What we do
A world-class events programme. Organising over twenty events each year, we offer an unparalleled opportunity to explore literature’s rich past and engage with the authors shaping its future.
See our upcoming events.
Cultivate and celebrate literary excellence. The RSL invests in the authors of today and tomorrow, supporting them through a number of awards and grants.
Learn about our awards and prizes.
Inspire literacy and creativity. The RSL’s Schools Outreach programme works to secure young people’s access to literature. We send Fellows into challenging 1)‘Challenging’ refers to schools in which more than 50% of pupils are considered deprived according to the Income Deprivation Affecting Children Index (IDACI) or in which GCSE results fall in the lowest third of the national distribution. state schools across the UK, providing their pupils with the opportunity to meet some of the country’s greatest writers.
Learn more about our education programme.
RSL Annual Review
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|1.||↑||‘Challenging’ refers to schools in which more than 50% of pupils are considered deprived according to the Income Deprivation Affecting Children Index (IDACI) or in which GCSE results fall in the lowest third of the national distribution.|
A word from our President
As I begin as President of the RSL, the country and the world are in tumult. Literature is always vital, but in such conditions it matters even more. The RSL is an independent body, founded in 1820, to bring writers together in fellowship, a fellowship of individuals who write in a whole array of genres and registers. We’re the fortunate inheritors of a tradition that allows writers to speak their/our minds, and not many societies around the globe enjoy that – many peoples are fighting for that freedom, to their bitter cost. We have in common a commitment to writing – and reading – and trying to do inspiring, enjoyable and exciting things with words, and we cultivate all that follows from that. The consequences of a work of literature, of a poem, a play, a novel, a biography, an essay, or any other form of literature, are always unpredictable, but the activity matters.
Can poetry be strong enough to help? asked the Greek poet George Seferis, and he was answered by Seamus Heaney that, Yes, it can be – though the effects aren’t always patent and certainly not deliberate. The hope can be applied to every branch of literature. Literature multiplies the places where inquiry, stories, chronicles, conversation, argument, dissent, passion, surprises, and fantasies can unfold. Books and other forms of writing can lead to recognition, understanding and knowledge, deepen knowledge of the past and illuminate the present, and build ideas and values across the common ground. Through literature we meet ourselves in the glass, and we can also tune into voices from cultures about which we know too little. It’s also vital that writing and reading are entertaining, witty, reinvigorating, mischievous and disruptive, that they stretch the horizons and add to the sum of pleasure even as they shine a torch into dark corners. The imagination, working hand in hand with reason, can produce brand new marvels as well as refresh traditional material. It’s not escapist to shiver at the violence of a tragedy, thrill to a thriller or laugh at a farce – it’s necessary to have the space and the freedom to do so.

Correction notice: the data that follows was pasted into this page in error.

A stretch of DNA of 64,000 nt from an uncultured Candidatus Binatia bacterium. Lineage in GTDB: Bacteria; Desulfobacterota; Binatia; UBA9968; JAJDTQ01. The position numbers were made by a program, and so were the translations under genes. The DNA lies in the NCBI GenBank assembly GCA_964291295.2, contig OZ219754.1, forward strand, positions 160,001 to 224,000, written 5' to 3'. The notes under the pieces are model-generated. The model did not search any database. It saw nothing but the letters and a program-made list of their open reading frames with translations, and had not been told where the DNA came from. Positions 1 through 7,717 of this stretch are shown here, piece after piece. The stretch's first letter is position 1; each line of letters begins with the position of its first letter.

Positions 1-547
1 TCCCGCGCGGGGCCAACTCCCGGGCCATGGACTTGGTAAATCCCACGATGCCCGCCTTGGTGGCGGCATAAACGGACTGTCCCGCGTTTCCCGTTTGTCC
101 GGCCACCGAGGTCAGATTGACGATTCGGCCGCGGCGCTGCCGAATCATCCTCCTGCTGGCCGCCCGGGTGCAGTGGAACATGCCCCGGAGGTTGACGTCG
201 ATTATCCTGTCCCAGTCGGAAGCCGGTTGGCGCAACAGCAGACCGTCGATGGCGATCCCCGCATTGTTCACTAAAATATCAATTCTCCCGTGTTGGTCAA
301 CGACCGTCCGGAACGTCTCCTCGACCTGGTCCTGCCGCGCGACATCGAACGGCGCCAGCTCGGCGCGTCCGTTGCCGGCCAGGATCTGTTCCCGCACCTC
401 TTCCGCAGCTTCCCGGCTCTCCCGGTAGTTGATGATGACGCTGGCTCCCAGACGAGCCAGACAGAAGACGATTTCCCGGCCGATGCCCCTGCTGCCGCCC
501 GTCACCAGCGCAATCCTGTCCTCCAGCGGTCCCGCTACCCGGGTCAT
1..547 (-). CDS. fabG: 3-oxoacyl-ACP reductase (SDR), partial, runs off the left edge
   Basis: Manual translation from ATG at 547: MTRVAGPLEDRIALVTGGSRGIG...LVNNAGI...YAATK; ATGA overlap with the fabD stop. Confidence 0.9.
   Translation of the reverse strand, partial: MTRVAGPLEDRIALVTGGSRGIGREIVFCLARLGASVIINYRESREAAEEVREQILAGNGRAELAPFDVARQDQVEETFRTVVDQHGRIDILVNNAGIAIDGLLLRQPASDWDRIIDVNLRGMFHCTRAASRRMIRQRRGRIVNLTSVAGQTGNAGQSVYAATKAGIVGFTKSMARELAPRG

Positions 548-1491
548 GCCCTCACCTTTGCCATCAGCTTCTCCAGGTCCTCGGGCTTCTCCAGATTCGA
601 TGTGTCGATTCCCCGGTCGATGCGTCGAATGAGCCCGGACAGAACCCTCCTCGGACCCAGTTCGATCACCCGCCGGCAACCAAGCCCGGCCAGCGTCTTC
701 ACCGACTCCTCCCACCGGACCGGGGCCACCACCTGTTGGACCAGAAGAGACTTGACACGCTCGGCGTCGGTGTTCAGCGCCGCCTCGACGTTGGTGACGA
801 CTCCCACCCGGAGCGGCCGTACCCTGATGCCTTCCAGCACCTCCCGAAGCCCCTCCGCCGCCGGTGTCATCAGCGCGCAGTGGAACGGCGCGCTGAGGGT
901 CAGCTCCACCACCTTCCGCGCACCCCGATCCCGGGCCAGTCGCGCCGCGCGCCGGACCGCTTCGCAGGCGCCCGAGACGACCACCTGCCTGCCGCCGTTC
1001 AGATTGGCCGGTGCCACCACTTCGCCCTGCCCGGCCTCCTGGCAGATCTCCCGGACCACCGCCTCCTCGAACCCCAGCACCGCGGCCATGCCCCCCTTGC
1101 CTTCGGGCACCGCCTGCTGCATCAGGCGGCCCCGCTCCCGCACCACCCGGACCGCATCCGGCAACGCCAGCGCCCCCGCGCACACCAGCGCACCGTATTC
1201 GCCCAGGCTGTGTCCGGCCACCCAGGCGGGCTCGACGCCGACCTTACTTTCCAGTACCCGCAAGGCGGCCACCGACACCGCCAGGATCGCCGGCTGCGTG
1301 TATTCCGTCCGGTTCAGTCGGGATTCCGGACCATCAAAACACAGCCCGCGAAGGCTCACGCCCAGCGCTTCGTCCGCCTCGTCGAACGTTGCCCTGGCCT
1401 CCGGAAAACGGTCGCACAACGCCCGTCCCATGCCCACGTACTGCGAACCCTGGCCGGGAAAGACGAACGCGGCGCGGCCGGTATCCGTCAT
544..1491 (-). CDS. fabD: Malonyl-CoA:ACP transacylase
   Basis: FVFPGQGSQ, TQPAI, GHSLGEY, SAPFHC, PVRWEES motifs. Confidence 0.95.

The RSL is committed to furthering the making, reading, discussion, and enjoyment of literature in all its variety. Our culture has been formed by centuries of migrations and exchanges, the mingling of languages and ideas, and our Fellows include the most vivid voices of this vigorous, heterogeneous literary culture. As Chaucer wrote long ago: ‘Go, little book … for there is so great diversity/ In English and in writing of our tongue…’
Among its many activities, the RSL gives awards, organizes prizes, invites writers to speak from all over the world, and organizes public discussions; our Fellows visit libraries, schools, universities, and participate in other public forums, including festivals, broadcasting and social media. I am deeply honoured to be elected President. Books have been my life since before I began writing (my father was a bookseller), and I shall work with Lisa Appignanesi, the Chair of Council, with all the Members of Council, and with the Director Tim Robertson and the team to further the aims of the Society and the activities and interests of our Fellows and Members.